Ravens couple
Here, take a close look... perhaps you can see what's the problem?

2022/04/02 – Birds in love

Well, once again, it’s been longer than expected since my last post, dated February 24th. I have been very busy with the planning of our trip to France coming up next week. But I thought I wouldn’t leave without showing you this series of birds in love.
All these pictures show a few different kind of birds, but always as a couple.

The first 2 pics are showing you a couple of red-tailed hawks. I did some research to try to identify which one is the male and which one is the female. But I can’t say with certainty. It seems to me that the left one is the female. Please don’t hesitate to let me know if you have a better idea.

In the second set we have house finches, with the male at the right, obviously doing his song and dance routine to seduce the female. It was very cute to observe them for a while.

Then, we have a couple of cowbirds, and in the following pic, a couple of blue grosbeaks. If you have been following my work you will recognize the blue grosbeak which I posted in detail in that post. But what is interesting in this juxtaposition is the commonality in the difference between females and males. Females are most often the drab ones, while the males are more colorful, showy even.

The 2 next pics are what I believe to be Anna’s hummingbirds. The male, more colorful again, is at the bottom left, looking up to the female who is studiously bent on ignoring him. I erroneously added these pics thinking I had a male and a female. As you will see in the comments, Mike Evans set me straight. Anyway, I will leave these pics in there, even though they don’t fit in the theme, because I think they are so cute. But they didn’t stay there long enough, unlike the pair in the next series of pictures.

These 2 ravens were most entertaining. They seemed to be alternatively bickering and showing signs of affection. These birds were amazing in how they resembled an old human couple. It’s only later after they flew away that I thought, I should have shot a video. Oh well, I guess it will be for another time.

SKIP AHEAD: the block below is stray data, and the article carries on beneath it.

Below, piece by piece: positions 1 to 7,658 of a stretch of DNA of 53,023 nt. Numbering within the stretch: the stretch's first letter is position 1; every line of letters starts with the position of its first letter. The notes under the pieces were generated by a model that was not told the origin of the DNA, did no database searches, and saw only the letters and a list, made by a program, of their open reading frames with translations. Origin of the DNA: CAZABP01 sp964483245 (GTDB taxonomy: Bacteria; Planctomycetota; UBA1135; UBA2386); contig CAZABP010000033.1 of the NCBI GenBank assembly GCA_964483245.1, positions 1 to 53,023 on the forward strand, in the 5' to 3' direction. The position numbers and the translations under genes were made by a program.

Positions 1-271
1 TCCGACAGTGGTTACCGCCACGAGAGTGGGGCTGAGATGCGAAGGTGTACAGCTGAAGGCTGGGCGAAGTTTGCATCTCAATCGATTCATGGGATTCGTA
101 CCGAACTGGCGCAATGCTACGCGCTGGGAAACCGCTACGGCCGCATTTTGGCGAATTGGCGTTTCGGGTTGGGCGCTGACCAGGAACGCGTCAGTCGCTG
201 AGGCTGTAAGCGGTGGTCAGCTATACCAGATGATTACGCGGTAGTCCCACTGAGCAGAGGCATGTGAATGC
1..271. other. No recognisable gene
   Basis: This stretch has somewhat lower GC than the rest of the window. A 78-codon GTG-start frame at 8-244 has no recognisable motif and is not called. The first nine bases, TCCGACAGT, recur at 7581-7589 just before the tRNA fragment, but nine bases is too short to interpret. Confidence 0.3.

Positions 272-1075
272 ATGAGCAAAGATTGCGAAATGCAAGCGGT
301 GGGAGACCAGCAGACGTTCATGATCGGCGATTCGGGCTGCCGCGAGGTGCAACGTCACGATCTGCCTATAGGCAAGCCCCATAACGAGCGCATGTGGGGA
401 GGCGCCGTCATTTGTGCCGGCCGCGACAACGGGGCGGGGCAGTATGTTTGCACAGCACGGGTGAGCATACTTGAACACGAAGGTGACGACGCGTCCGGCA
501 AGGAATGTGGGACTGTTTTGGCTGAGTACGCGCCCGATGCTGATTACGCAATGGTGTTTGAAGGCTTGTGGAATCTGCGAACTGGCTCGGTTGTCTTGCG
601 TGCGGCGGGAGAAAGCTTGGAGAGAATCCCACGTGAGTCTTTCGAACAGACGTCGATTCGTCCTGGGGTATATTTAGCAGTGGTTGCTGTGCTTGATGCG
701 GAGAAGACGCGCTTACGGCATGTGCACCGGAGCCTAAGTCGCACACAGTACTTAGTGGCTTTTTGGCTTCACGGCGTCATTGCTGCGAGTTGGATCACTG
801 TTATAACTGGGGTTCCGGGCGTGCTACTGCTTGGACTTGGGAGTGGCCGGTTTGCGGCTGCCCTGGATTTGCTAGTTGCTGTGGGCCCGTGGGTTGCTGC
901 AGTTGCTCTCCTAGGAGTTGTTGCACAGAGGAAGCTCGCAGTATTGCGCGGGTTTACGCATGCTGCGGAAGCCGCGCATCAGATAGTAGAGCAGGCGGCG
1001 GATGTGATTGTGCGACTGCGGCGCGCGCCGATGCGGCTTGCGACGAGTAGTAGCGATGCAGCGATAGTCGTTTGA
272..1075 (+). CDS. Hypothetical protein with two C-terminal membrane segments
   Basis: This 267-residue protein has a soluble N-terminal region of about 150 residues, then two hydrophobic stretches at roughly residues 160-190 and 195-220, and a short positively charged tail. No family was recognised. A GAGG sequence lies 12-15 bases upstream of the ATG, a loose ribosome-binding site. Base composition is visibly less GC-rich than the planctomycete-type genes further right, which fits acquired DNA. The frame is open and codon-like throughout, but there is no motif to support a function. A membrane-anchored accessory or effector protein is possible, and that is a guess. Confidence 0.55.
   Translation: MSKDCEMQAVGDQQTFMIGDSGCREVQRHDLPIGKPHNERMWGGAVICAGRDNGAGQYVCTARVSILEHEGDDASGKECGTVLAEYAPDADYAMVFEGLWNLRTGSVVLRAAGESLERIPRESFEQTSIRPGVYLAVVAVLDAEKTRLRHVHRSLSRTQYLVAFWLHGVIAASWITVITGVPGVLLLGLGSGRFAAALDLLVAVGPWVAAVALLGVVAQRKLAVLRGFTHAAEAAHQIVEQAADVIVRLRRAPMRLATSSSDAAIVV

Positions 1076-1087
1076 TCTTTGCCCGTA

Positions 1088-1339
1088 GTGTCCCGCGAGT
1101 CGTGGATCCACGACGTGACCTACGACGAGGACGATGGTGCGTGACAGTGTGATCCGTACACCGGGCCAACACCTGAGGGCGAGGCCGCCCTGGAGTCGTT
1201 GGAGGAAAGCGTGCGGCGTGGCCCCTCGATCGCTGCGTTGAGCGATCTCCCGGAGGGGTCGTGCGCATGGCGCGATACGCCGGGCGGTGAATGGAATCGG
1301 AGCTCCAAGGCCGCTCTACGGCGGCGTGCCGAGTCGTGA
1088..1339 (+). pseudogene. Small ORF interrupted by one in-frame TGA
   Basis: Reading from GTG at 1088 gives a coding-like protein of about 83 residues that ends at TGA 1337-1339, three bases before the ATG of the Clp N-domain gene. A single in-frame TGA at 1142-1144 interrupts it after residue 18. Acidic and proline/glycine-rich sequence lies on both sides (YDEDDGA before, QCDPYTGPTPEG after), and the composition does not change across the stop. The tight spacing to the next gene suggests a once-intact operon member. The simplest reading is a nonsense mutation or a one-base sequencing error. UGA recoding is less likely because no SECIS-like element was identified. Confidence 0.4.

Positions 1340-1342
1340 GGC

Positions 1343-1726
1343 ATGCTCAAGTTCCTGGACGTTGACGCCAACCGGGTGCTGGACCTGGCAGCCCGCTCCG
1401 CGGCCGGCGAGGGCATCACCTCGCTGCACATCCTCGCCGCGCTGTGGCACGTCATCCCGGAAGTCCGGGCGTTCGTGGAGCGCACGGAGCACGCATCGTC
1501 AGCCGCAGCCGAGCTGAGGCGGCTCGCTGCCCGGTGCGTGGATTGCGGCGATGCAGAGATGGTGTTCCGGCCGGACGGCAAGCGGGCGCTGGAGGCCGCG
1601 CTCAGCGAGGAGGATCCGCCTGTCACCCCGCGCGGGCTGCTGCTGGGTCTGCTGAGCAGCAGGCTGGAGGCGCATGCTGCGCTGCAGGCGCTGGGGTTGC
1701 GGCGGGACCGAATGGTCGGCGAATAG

1. Lana says:

    Oh beautiful! The blue grosbeak is stunning. Just a note, isn’t the more brightly colored hummingbird a male and the green and brown one female?

    I’ve been seeing some lovey dovey activity here too. We have a bird house on our porch that I just recently cleaning out. It had a nest of spiders in it, eurgh. Well yesterday I saw a Chickadee trying to coerce his girlfriend into the house. I’m pretty sure they are building a nest in it. I also saw two male cardinals duking it out in our backyard. I added a bird feeder as well as a nesting material dispenser that I put Io’s fur in since I see birds gathering it from time to time. They seem to like the setup.

    • Sansay says:

      Thank you for keeping an eye on my work, ma fille 😀
      I am happy to hear you are so interested in the wildlife in your surroundings. Keep at it. I am still hoping to pay you a visit before you move so I can take lots of pictures of your birds and who knows what else might be roaming around.

  2. Mike Evans says:

    The two Anna’s Hummingbirds are both adult males; females do not have extensive reddish iridescent feathers on the throat or head.

    • Sansay says:

      Ahh… after watching a video of the male, I can see why I erred. Under a different angle the feathers just look dark, no iridescence. That’s what confused me. I will change the text to indicate my mistake. Thank you for the correction.

Leave a Reply

Your email address will not be published. Required fields are marked *